Mandated Staffing Ratios

Statement of the Issue
The American Organization of Nurse Executives (AONE) recognizes the need for adequate nurse-staffing levels to ensure the quality of patient care delivered in hospitals and health systems throughout our nation.  The number of patients for which a nurse can provide safe, competent and quality care is dependent upon multiple factors.  Studies have concluded that nurse-staffing levels are a critical determinant of patient outcomes, patient satisfaction, and nurse satisfaction.  Recent research found a significant relationship between nurse-staffing ratios and preventable patient deaths (Aiken, et al. 2002).  However, the researchers concluded, the "results do not directly indicate how many nurses are needed to care for patients or whether there is some maximum ratio of patients per nurse above which hospitals should not venture."  (Aiken, et al., 2002, p.1990).  It is the view of Dr. Peter Buerhaus, the Valerie Potter Professor of Nursing and Senior Associate Dean for Research at Vanderbilt University School of Nursing, and a leading researcher who has studied the relationship between nurse staffing and patient outcomes, that legislation to mandate fixed ratios carries a high potential of leading to the economic and political devaluation of the nursing profession and fails to effectively deal with the issues surrounding nurse staffing.

Proponents for mandatory staffing ratios argue that ratios will not only improve the quality of patient care, but also will improve both patient and nurse satisfaction, thus improving the nursing work environment.  This improvement in the work environment will subsequently attract both new nurses and those licensed nurses not currently working in nursing.  Critics of staffing ratios claim that mandating specific staffing ratios in an environment already experiencing a shortage of nurses will lead to a reduction in hospital services, increased emergency room diversions, increased unit closures, and increased expenses as hospitals pay additional labor costs for overtime and temporary agency nurses.

The appropriate staff mix remains a tremendous concern as hospitals and health systems look to balance costs.  Because most state nurse practice acts require the registered nurse to effectively supervise the nursing care delegated to subordinates, greater responsibility and workplace stress will be placed upon the registered nurse. Many professionals in the field fear that arbitrarily developed staffing ratios will be inappropriately interpreted as the maximum nurse ratio level.  The consequences of inappropriate staffing ratios could have a direct impact on patient safety, nurse satisfaction, and contribute to the further deterioration of the work environment.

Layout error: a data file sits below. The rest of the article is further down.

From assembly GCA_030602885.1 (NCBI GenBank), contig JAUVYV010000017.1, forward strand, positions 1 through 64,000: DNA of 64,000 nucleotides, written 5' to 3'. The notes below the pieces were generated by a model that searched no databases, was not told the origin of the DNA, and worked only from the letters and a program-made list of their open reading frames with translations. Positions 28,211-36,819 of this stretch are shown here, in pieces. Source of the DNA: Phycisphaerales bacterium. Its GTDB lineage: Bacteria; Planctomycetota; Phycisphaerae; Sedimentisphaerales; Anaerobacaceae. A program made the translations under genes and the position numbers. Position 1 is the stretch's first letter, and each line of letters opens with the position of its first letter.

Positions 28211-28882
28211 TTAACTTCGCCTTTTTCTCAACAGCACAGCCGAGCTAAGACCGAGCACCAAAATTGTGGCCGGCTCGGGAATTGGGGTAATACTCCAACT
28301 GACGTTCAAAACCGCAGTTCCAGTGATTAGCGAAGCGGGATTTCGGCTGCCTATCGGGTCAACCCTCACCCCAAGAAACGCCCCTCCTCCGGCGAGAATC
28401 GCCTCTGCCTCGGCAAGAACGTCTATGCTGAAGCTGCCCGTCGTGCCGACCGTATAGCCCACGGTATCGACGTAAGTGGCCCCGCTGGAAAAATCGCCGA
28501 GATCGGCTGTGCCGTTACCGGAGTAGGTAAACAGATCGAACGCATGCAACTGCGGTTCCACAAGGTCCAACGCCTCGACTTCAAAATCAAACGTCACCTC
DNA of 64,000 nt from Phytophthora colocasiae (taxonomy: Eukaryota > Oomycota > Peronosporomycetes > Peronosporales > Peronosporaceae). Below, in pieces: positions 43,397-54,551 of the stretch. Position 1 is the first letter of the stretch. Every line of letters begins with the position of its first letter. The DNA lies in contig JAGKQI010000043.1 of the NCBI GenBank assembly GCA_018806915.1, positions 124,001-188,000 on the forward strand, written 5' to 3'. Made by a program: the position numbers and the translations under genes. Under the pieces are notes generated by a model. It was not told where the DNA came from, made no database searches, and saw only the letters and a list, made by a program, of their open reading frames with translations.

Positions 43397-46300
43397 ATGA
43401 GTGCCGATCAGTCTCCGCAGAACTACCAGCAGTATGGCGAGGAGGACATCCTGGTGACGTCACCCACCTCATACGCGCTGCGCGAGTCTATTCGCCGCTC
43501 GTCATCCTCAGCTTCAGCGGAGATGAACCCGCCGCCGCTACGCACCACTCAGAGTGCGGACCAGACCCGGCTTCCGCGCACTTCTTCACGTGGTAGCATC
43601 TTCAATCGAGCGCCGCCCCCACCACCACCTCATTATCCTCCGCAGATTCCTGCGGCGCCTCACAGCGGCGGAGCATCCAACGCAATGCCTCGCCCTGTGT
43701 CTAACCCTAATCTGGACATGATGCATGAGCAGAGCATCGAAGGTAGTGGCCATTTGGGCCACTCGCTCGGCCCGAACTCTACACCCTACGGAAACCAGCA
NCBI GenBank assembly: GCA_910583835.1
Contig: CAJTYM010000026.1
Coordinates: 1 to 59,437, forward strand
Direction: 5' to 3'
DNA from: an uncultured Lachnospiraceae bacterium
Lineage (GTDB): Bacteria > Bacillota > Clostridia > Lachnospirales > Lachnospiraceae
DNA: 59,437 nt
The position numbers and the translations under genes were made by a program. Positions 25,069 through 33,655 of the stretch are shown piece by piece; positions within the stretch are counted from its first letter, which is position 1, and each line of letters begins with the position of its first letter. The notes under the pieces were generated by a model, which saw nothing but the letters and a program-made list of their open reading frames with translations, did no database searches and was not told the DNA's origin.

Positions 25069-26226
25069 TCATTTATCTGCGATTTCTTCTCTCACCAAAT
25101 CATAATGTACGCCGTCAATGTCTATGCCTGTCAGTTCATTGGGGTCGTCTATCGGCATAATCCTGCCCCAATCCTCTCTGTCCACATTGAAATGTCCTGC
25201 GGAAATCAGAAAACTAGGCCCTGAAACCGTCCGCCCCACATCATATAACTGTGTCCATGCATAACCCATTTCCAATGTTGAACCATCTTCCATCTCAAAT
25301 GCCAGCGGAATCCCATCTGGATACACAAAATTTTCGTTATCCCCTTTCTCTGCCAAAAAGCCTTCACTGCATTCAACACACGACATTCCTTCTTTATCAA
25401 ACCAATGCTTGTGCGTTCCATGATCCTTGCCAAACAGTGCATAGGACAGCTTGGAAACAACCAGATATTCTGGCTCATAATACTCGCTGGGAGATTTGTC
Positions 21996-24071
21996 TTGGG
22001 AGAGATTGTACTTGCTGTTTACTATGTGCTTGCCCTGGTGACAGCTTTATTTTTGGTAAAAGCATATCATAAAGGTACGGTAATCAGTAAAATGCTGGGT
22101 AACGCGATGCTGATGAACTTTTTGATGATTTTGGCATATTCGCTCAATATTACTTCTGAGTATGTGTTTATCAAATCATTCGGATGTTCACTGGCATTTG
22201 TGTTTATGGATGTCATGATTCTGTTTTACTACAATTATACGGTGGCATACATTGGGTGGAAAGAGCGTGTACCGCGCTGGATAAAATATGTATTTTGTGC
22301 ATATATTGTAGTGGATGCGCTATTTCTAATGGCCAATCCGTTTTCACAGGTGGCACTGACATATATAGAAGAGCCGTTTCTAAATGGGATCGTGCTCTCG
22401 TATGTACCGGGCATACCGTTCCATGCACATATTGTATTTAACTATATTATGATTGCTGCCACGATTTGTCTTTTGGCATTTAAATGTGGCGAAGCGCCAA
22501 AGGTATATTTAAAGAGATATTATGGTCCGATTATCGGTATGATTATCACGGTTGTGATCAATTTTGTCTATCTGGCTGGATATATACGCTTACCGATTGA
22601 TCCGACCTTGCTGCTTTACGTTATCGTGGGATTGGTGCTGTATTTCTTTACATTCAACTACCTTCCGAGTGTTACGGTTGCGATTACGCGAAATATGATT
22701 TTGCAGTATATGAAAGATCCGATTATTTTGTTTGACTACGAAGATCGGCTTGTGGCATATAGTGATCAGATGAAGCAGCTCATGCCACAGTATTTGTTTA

Policy Position
AONE, as the voice of nurses who are leaders or who aspire to leadership roles in healthcare, approaches this issue from the perspective of the employer and in the context of our social contract with the community.  From this perspective, AONE members are responsible for managing patient care and assuring that every patient is cared for in an environment that is focused on quality and safety.  Because staffing is a complex issue composed of multiple variables, mandated staffing ratios, which imply a "one size fits all" approach, cannot guarantee that the healthcare environment is safe or that the quality level will be sufficient to prevent adverse patient outcomes.  It is for this reason that AONE does not support mandated nurse staffing ratios.

Furthermore, it is the position of AONE that mandatory nurse staffing ratios will only serve to increase stress on a health care system that is overburdened by an escalating national and international shortage of registered professional nurses and has the potential to create a greater risk to public safety.  Research has shown that professional nurse staffing is a critical component of quality patient care, decreased patient mortality and morbidity.  Mandatory nurse staffing ratios based solely on an arbitrary equation of nurses to patients are viewed as ineffective, inefficient and potentially harmful to patients.

It is the position of AONE that patient care staffing is a management decision based on a complex set of variables under the purview of the registered professional nurse manager.  Nurses functioning as managers must have the flexibility to determine the appropriate level of nurse staffing for patient care needs while considering a constellation of important variables, including the various education and experience levels of the staff, the number of staff in orientation, the number of temporary staff on the unit, the acuity of patients, the particular shift, the physical layout of the unit, the availability of hospital resources, the technology on the unit, and the unit volatility (such as the number of admissions, discharges, and transfers).  Because of the unpredictability of the patient care environment, mandatory staffing ratios are viewed by AONE, as a static and ineffective tool with which to address the demands and constant fluctuations of patient care and nursing care needs.

AONE strongly supports research to identify the components of appropriate levels of nurse staffing.  Hospitals and other health care institutions should look to evidenced-based and outcomes-driven research that includes patient acuity in the development of staffing guidelines.  Institutions should also consider the entire ethical spectrum of the ratio debate and the potential consequences of the growing nursing shortage and the inability to meet or maintain mandated staffing levels.

Aiken L., Clarke S., Sloane D., Sochalski J., Silber, J.  2002.  “Hospital Nurse Staffing and Patient Mortality, Nurse Burnout, and Job Dissatisfaction.”  Journal of the American Medical Association 288: 1987-1993).

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